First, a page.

Nowadays the most widespread image of time is that of a line. For instance, our life is usually viewed as a linear path from birth to death. But in most traditions, no matter Eastern or Western, time is usually perceived as a circle, or often as a spiral. This image is based on how we actually experience time around us.
For example, the seasons are rather cyclical than linear. So are the patterns of the moon and the sun, as well as the very cycles of our lives: sleeping and waking, breathing in and out. Even concepts of birth and death.
These cycles are one of those that make up our lives. Come to think of it, our life is a never-ending succession of cycles. Some of them are easy to identify, and you may even recognize some kinds of lessons that you learned or experiences that you got during each of those cycles. For instance, in a certain period of life you might have had to learn a particular lesson, only to come across it a second time later in life and be able to address it from another point of view.
Here's one example. At a certain time in your life you had to learn to deal with authorities. Later on, you met new authority figures and this time you could apply your knowledge and experience to the situation. You may have even become an authority yourself, and this time you had to put all your knowledge to practice: both the experience of a follower and of a leader. Another cycle was completed at that point.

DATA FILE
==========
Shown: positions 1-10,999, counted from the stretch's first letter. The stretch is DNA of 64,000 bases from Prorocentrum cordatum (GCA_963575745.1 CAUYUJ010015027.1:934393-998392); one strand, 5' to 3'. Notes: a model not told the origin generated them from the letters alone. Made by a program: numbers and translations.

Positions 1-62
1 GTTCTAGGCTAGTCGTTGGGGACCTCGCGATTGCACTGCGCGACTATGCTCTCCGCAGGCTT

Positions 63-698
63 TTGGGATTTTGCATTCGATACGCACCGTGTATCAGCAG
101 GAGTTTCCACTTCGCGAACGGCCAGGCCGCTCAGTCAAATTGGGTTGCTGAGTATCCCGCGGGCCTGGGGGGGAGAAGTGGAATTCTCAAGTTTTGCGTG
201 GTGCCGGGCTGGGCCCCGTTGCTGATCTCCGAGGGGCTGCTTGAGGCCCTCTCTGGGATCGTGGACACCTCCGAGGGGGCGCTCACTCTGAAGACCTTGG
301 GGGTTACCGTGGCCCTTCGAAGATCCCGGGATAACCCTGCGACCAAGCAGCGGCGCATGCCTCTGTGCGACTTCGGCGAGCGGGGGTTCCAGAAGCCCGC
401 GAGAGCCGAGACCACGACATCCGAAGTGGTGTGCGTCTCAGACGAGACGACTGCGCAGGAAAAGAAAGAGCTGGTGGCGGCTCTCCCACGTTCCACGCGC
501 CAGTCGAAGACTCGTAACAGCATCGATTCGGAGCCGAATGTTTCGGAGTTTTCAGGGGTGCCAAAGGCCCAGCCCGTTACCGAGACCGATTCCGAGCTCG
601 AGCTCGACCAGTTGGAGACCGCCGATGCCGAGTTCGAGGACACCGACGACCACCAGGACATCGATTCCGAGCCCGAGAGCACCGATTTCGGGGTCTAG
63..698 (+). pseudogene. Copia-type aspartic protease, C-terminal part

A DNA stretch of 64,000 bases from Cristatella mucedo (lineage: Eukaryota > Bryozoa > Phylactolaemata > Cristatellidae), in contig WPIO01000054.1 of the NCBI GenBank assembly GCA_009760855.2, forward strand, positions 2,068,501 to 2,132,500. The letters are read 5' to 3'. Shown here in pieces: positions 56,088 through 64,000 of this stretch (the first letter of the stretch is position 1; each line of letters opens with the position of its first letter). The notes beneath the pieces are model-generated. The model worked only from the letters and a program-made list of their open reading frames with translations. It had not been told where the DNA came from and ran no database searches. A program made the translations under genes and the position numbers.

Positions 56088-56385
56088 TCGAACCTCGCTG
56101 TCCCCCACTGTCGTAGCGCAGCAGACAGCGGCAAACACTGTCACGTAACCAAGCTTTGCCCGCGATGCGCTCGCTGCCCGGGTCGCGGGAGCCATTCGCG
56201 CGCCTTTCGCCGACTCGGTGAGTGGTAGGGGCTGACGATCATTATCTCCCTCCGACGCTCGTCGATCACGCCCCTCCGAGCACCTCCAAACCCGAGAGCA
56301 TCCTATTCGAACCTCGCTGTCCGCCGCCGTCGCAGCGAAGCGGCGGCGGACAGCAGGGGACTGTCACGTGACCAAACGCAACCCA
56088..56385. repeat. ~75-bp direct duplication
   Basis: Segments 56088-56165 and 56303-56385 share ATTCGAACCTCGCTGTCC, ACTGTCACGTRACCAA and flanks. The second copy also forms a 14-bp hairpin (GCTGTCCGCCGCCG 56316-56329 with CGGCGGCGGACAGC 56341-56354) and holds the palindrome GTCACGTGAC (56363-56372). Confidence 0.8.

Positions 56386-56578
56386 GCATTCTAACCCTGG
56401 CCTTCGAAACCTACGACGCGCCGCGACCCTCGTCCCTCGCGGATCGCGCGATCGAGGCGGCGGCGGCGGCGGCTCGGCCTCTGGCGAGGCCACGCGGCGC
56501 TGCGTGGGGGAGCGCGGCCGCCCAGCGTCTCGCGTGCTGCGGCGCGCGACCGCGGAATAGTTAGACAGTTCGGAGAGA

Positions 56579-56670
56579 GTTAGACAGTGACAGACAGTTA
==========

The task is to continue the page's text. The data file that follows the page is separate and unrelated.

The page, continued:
The basis of our life is wisdom and knowledge that we accumulate over many years and, consequently, over many numerology cycles. Moreover, this knowledge does not remain frozen – we constantly apply it during our life and our development.
There are a great many cycles in numerology connected to your date of birth and your name. Some are long-term cycles, for example 30 years or longer. Others are shorter, from nine days to as long as nine years.
The majority of these cycles is grounded on 9 stages or development, and operates according to the 9 single-digit numbers. It doesn't have anything to do with arbitrary choice, but with the understatement of an organic pattern according to which our lives develop.